The project is part of the Interreg North-West Europe STEPS programme that is supporting 40 businesses through, in its first phase, a competitive product enhancement voucher programme – valued at €12.5k each. AMTE, Brill and Starke were all awarded first phase vouchers in March 2021 and each have benefited from expert support provided by UK STEPS business partner, Cambridge Cleantech, and knowledge partner, the Faraday Institution. This has included tailored testing, introductions to potential end-users and market knowledge to strengthen the competitiveness of their products.
As part of the second phase of STEPS, the collaborating partners have been awarded €50k to contribute to the costs of installation of their prototype technology at the Harwell testbed. This is one of 20 testbeds being developed throughout North-West Europe by a variety of SMEs, including a second in the UK at Allia’s Future Business Centre in Cambridge, which will use a battery system from Aceleron, another UK-based SME involved in the STEPS programme.
Professor Pam Thomas, CEO, Faraday Institution commented, “We are excited to be working with the North-West Europe STEPS programme to enable SMEs to demonstrate their latest energy storage technologies in a commercially-relevant setting. This is another example of the Faraday Institution acting as convener for partnerships between UK industry, academia and funding organisations as a route to commercialise breakthrough science and engineering to maximise economic value.”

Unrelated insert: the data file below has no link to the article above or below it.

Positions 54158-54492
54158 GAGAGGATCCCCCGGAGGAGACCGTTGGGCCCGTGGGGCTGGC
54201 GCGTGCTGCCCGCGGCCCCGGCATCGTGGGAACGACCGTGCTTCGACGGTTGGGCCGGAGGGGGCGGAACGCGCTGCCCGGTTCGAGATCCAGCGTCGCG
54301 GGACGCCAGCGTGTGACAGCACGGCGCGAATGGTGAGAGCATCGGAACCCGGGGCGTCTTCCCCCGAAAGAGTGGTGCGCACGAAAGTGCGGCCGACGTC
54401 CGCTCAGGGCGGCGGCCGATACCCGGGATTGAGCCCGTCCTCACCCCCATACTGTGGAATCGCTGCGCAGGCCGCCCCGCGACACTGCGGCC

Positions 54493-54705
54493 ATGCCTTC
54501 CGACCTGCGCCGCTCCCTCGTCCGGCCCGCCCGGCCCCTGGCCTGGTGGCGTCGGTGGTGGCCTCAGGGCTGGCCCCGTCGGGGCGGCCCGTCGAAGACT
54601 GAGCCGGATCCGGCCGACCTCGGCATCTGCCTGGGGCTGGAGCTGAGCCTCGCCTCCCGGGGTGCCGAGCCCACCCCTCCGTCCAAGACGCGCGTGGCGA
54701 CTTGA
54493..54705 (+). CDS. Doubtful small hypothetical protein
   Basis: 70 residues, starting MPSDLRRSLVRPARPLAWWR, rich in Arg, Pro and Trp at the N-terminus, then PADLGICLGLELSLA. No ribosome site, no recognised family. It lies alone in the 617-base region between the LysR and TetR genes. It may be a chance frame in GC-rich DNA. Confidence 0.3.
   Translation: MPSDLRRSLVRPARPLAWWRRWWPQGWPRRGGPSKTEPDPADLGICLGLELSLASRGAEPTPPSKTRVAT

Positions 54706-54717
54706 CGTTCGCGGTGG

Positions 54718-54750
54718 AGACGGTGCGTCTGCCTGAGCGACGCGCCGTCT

Sam Goodall, Head of International Projects, Cambridge Cleantech added, “The three UK SMEs who are part of this programme have technologies that can revolutionise the energy storage sector, from AMTE’s Na-ion batteries which remove the need for mineral extraction, Brill Power who make batteries last longer and be more efficient, and Starke’s energy management system which helps optimise the use of the energy and how it is sold together based on AI and IoT. The STEPS Business Support programme can help these SMEs accelerate market readiness and Cambridge Cleantech is proud to be associated with it.”